We have identified some facts in support of cable TV in instances when its relevance is being put to question.

  • Pinpoint Targeting: Cable TV allows advertisers to reach target audiences squarely with tailored programming to serve the specific interest of certain niche segments of the population.
  • No brand flood: Cable TV is 45% less cluttered than FTV2. Less brands flooding the TV screen offers better branding and execution cut through for efficient memory hard-wiring.
  • Focused viewing: Cable TV has 12% less break minutes compared to FTA channels2, and break duration is likewise shorter by 50%. This means more content that viewers wanted to watch and less intrusive commercial breaks bringing more comprehension of brand communication.
  • Creative flexibility amplifies message: Most Cable media owners are more receptive to agency initiated executions, and allows collaboration between them, the brand, and the media agency for the most fitting approach.
  • Property ownership: With a ratio of 20:1 between Cable TV’s P28,000.00 versus Free to Air’s P573,000.00 per 30s rate card cost, advertisers are able to claim “ownership” of particular program airing on Cable TV. This allows strong association of the program with the brand, by having a common venue – creating affinity between consumer and brand.

Cable TV spots grew by 90% from 2010 to 2012, compared to only 16% for FTA1, which shows the growing appreciation of Cable TV advertising. The medium continues to evolve adopting new technology like digital and HD reception, pay-per-view programming, satellite facilities, etc.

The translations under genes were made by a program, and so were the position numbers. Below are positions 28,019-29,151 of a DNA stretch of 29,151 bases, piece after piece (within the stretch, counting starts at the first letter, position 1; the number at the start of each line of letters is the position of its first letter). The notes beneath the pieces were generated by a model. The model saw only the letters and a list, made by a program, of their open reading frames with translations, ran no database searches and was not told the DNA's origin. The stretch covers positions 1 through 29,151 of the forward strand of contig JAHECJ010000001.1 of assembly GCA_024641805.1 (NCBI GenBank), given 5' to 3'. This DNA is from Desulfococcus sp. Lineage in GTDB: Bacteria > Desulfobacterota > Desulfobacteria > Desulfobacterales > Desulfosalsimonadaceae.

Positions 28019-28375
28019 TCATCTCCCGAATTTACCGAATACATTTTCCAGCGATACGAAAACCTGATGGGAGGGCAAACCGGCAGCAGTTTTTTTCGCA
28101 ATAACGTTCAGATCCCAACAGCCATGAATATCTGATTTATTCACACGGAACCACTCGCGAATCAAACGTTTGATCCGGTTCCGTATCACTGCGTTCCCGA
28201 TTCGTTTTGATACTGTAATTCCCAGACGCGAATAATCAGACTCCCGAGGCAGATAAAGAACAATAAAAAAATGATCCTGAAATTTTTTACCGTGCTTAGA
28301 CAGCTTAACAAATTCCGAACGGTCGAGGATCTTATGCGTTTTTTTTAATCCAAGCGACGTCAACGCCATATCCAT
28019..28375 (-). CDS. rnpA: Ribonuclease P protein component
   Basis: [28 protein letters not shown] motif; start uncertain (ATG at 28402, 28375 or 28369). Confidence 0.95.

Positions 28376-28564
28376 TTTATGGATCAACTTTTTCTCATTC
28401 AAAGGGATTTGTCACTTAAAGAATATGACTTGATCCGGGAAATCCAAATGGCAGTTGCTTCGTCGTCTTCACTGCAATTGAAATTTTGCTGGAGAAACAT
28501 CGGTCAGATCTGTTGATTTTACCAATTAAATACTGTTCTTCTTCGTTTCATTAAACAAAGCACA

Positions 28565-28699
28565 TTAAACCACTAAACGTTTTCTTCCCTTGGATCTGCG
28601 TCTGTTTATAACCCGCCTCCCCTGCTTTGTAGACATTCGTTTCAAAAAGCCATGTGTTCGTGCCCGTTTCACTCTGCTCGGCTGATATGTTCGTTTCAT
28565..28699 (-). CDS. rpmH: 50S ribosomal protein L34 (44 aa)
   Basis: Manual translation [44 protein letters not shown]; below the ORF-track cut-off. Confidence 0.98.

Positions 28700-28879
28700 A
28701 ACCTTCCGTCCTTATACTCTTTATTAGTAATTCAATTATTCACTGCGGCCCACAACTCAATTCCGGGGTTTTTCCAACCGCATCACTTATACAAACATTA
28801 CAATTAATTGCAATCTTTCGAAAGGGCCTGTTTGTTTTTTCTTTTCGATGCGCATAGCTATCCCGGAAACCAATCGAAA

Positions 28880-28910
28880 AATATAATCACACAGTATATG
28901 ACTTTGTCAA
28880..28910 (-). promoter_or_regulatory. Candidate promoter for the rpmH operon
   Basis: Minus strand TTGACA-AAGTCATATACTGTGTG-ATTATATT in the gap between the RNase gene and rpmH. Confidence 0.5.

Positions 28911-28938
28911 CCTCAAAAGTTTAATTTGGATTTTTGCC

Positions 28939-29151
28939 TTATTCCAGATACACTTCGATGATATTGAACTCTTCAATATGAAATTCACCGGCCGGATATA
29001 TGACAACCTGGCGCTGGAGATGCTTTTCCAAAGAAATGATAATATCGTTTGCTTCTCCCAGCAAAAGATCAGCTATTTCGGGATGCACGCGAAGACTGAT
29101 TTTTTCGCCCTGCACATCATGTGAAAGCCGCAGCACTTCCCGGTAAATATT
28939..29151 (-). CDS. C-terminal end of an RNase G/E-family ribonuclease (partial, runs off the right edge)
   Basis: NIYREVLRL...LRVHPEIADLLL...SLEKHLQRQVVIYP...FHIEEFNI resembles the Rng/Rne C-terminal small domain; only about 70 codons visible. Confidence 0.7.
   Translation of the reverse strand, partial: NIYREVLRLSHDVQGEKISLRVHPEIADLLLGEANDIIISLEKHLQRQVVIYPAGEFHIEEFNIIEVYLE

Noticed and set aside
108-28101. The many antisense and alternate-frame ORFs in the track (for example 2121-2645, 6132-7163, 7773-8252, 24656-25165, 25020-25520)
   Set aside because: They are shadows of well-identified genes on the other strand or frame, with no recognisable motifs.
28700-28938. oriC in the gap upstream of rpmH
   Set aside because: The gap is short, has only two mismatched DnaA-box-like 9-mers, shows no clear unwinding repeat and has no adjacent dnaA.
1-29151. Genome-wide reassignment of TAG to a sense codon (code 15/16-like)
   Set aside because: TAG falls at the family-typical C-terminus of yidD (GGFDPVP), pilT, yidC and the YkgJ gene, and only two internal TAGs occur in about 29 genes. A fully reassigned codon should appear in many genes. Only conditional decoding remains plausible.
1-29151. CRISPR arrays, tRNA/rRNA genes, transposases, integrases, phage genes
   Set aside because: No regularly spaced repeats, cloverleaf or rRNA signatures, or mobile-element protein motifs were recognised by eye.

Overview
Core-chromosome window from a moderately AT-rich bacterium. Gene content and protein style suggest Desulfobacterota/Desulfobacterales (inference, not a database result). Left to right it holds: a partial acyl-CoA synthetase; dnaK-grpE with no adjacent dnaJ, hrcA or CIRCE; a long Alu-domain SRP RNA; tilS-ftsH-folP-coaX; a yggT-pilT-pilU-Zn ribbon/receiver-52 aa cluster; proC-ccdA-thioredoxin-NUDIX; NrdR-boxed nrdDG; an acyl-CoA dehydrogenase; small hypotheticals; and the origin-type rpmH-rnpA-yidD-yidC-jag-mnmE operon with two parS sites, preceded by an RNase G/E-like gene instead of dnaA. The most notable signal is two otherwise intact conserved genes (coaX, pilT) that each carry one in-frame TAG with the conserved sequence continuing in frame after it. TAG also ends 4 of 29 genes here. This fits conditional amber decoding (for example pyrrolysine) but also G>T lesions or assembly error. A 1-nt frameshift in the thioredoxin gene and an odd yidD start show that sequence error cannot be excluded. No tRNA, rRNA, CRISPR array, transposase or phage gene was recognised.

There is always security in numbers, but in getting ahead, advertisers and media planners need innovative thinking and a lot of guts to take advantage of the unique characteristics of Cable TVs highly-specialized programming, niche targeting feature, minimal ad clutter, and flexibility of executions.

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Radio: Living and Breathing in the New Digital World

For today’s post, I am reproducing a talk I gave during the 38th Top Level Management Conference of the Kapisanan ng mga Brodkaster ng Pilipinas (KBP). The conference was held at Taal Vista Hotel in Tagaytay City from November 14-17, 2012 and had His Excellency President Benigno Simeon Aquino III as  Guest of Honor and Keynote Speaker.

The Conference Theme was SWITCH ON, TUNE IN, TAKE OFF IN THE NEW DIGITAL WORLD, which tries to the reality that Radio is now operating in a digital world. The topic assigned to me to cover as  resource speaker was Radio: Living and breathing in the New Digital World.

I am providing a link below to the visual copy of 13-minute talk in two parts:


Or you may also want to check the transcript below:


Good Morning Dear Colleagues.

Thank you very much for inviting me to this year’s conference.

You have asked me to give my thoughts on radioin the digital world.  I have four main points to share with you today:

My first point echoes this session’s theme: Radio is very much a living and breathing medium. The digital world presents radio with new business opportunities. It is up to you the media owners, of course, how to seize and monetize these opportunities.

In this day and age of information technology and cyber superhighways, people are still listening to radio. Sophisticated inventions in data sharing have not eroded the charm of tuning into the medium, not necessarily via the airwaves and the standard radio sets, but via other means of distribution and through new devices.

Radio, continues to offer two things that no other gadget can give: Human Connection & Practicality.

ON Human Connection:

Consider this:

Why is it that whenever we hear our songs being played on-air, they sound a thousand times better? Because the mystery and randomness of radio excite us every time.

Why is it that when radio DJs read our thoughts aloud we feel a certain rush? Because it’s always a warm feeling to know we belong, we are recognized, we are part of something, and we are heard.